Land reform from the ground up

The Tricontinental: Institute for Social Research recently conducted an in-depth interview with S’bu Zikode from Abahlali baseMjondolo. This is an edited excerpt.

The Tricontinental: Institute for Social Research recently published an in-depth interview with S’bu Zikode from Abahlali baseMjondolo. This is an edited excerpt.

Tricontinental: Could you tell us how Abahlali started and how it has developed?

Zikode: Our movement was born in a shack settlement in Durban in 2005. The people from the Kennedy Road settlement in Clare Estate had been promised a piece of land for public housing. This land was sold to a private businessman for profit. The people took to the streets. We blockaded a major road in February 2005. When the elected representative responded by describing us as criminals and calling the police to attack us, we realised with shock that we were on our own. After this shock, a series of serious discussions were held in settlements across Clare Estate that resulted in the formation of the movement eight months later, in October 2005. When Abahlali was formed — this is a point that I always want to emphasise — there weren’t any clever individuals that sat around the table and thought of building this movement. We built our movement out of anger, hunger and frustration. It was built out of need.

Most popular protests in South Africa use road blockades as a tactic. What is significant is that although there were so many protests around the country, we were able to sustain that protest and turn it into a movement. We did not only organise our locality. Neighbouring
communities also got involved. They said, “We identify your demands with our demands. We can amplify our voices if we all unite”. So, this unity was organic. This movement grew from anger to the table, not from the table to anger.

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The movement started because of landlessness and because people were homeless. The question of land became central in our movement. When poor people come to cities, first of all they do not have jobs. If they do it is in domestic work, which doesn’t pay much. As a result, people cannot afford to rent flats. What they tend to do is occupy a piece of land and build themselves shacks.

Now, why did we have to resort to land occupations? The state was not prepared to provide state-assisted housing. South Africa has a programme to build housing for free for the impoverished. But that scheme is often monopolised by politicians. You’ve got to pay bribes to get those homes. You’ve got to be very close to the local politicians to be put on to a list of people for those houses. At times, women have to undergo sexual harassment in exchange for getting on to the housing list. There is a lot of corruption in housing allocation. There was no clear plan or policy on the side of the cities as to who gets the housing and how. If there were to be policy, it would not be followed. They have lied to us. So, we feel that it is better for us to find ourselves a piece of land and occupy that piece of land.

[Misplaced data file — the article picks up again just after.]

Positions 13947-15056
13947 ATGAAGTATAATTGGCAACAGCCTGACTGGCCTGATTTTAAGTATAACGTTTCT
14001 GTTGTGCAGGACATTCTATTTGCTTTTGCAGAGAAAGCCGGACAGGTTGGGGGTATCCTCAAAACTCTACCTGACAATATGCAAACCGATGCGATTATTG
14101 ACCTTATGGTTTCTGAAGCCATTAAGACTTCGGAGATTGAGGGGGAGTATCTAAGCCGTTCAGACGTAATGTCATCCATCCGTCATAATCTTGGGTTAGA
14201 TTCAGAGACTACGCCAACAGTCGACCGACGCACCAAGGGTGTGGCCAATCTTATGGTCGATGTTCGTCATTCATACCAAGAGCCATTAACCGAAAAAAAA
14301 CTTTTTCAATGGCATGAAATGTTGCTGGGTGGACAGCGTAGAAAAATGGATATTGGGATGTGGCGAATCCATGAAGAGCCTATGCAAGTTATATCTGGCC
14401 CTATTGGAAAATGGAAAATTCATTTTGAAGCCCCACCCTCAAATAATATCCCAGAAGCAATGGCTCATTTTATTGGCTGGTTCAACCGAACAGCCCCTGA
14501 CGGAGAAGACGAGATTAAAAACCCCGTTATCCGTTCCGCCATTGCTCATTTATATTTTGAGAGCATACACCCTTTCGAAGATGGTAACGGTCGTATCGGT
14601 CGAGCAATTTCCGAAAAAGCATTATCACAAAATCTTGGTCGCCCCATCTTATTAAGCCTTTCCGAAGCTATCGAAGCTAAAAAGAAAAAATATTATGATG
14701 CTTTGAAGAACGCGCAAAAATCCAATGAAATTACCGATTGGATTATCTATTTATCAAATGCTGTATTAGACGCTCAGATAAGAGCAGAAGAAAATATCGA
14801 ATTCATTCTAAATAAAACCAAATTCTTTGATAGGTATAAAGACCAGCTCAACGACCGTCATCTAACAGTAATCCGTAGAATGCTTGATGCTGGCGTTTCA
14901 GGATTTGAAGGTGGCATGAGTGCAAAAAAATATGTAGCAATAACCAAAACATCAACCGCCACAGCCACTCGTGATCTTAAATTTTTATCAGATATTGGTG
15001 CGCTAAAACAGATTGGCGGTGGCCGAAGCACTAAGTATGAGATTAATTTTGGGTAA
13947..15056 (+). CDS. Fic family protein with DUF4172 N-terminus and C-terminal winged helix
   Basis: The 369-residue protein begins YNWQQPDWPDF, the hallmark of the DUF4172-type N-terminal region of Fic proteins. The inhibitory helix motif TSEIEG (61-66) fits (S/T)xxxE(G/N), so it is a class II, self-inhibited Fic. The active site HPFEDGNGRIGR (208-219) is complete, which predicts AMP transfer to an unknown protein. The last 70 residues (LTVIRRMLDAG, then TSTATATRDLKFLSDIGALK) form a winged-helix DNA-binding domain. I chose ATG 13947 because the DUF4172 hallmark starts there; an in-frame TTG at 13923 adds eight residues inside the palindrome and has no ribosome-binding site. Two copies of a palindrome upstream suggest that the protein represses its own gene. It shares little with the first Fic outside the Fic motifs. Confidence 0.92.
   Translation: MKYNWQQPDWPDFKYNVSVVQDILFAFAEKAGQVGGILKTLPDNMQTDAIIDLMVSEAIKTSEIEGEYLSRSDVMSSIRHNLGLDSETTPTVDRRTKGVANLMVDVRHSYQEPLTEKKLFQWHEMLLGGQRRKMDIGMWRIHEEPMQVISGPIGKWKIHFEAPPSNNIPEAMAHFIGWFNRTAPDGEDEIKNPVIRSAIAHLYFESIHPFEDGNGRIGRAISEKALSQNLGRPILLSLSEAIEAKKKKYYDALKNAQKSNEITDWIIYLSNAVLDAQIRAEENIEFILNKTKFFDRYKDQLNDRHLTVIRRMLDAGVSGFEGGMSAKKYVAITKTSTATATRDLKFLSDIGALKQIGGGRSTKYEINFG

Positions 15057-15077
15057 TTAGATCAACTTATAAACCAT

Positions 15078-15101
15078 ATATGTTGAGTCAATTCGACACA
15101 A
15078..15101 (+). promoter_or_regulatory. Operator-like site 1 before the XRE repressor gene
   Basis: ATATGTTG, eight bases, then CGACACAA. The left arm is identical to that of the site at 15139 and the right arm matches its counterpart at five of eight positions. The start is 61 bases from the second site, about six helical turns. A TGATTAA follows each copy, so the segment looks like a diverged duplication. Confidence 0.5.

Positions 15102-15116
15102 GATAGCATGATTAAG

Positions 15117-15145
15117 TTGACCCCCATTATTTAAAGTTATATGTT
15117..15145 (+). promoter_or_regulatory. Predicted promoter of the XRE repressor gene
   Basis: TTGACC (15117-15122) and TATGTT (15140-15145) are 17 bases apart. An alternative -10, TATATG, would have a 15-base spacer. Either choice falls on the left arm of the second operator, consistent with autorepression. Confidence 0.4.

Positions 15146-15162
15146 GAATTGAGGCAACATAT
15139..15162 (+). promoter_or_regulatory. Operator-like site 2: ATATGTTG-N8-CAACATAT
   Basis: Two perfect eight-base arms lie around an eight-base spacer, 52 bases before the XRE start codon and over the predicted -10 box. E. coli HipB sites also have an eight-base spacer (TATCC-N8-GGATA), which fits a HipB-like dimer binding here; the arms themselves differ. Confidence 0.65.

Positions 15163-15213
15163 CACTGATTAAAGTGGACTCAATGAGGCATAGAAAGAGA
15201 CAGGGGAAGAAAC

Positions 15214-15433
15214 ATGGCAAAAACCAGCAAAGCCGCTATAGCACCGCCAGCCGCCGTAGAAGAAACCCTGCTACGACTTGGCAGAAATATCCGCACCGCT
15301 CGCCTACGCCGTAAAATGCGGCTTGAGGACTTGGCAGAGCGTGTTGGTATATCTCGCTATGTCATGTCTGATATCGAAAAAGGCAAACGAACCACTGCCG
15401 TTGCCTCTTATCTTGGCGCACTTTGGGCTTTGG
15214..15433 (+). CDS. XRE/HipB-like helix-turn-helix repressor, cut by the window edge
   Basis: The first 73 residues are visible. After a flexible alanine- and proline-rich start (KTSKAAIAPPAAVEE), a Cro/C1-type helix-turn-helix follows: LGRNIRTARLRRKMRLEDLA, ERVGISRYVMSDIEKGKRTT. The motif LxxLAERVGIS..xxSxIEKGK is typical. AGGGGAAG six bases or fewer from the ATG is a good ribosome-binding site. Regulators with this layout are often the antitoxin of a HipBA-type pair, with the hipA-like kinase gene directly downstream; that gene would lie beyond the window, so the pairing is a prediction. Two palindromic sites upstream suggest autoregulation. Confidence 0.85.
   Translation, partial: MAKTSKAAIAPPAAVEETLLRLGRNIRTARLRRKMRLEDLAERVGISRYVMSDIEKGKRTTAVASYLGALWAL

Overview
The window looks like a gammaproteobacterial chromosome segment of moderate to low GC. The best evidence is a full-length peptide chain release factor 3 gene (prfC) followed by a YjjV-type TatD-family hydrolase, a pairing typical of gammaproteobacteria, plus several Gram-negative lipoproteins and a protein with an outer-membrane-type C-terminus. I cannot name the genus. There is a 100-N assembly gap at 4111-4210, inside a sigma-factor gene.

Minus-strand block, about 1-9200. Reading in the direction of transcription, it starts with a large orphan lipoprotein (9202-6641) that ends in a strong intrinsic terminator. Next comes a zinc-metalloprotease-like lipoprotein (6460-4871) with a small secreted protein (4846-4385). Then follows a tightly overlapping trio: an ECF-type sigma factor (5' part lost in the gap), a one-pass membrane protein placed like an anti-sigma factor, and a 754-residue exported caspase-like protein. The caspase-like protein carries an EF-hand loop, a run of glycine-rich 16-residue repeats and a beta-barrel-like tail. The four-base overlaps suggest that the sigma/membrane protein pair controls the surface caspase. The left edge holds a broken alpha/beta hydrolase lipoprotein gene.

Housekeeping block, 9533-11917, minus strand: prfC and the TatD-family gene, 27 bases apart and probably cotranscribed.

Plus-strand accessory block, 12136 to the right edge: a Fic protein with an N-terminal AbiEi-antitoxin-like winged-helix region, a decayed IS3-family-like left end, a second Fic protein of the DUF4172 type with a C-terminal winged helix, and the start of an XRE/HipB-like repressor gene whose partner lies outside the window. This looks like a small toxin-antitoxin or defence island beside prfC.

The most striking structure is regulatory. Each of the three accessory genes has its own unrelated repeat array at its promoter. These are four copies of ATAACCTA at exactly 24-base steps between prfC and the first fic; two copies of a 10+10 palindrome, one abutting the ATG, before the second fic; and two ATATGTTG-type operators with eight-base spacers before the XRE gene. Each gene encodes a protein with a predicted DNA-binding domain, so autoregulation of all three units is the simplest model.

Occupation as a political act to address the question of homelessness has always stemmed from a genuine need of people to occupy land to build houses for themselves. Obviously, there is a scarcity of housing. However, people do not want to remain homeless when there is plenty of land, irrespective of whether or not the government is prepared to give it to them legally. In South Africa, we come from a history of land dispossession through colonialism and apartheid. Land was dispossessed from the majority of black people. If you want to correct the imbalances of the past, you can’t forget that there is this history that land was stolen from the black majority in South Africa. As a way to redress that, occupation becomes key. Because how do you buy something that belongs to you? That’s the political intervention: we were dispossessed of our land. Now it is time to slowly, slowly get our land back.